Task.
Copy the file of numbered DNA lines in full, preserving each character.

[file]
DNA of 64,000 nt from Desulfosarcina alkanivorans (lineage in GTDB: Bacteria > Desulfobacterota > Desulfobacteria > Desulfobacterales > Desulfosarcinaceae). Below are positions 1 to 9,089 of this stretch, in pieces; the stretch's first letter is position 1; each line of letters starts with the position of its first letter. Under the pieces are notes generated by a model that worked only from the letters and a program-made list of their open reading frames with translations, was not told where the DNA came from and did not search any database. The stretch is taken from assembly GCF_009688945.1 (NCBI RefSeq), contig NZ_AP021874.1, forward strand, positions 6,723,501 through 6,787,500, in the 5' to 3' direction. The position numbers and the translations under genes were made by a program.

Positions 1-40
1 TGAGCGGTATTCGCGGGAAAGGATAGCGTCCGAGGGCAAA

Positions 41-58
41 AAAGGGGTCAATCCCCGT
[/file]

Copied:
DNA of 64,000 nt from Desulfosarcina alkanivorans (lineage in GTDB: Bacteria > Desulfobacterota > Desulfobacteria > Desulfobacterales > Desulfosarcinaceae). Below are positions 1 to 9,089 of this stretch, in pieces; the stretch's first letter is position 1; each line of letters starts with the position of its first letter. Under the pieces are notes generated by a model that worked only from the letters and a program-made list of their open reading frames with translations, was not told where the DNA came from and did not search any database. The stretch is taken from assembly GCF_009688945.1 (NCBI RefSeq), contig NZ_AP021874.1, forward strand, positions 6,723,501 through 6,787,500, in the 5' to 3' direction. The position numbers and the translations under genes were made by a program.

Positions 1-40
1 TGAGCGGTATTCGCGGGAAAGGATAGCGTCCGAGGGCAAA

Positions 41-58
41 AAAGGGGTCAATCCCCGT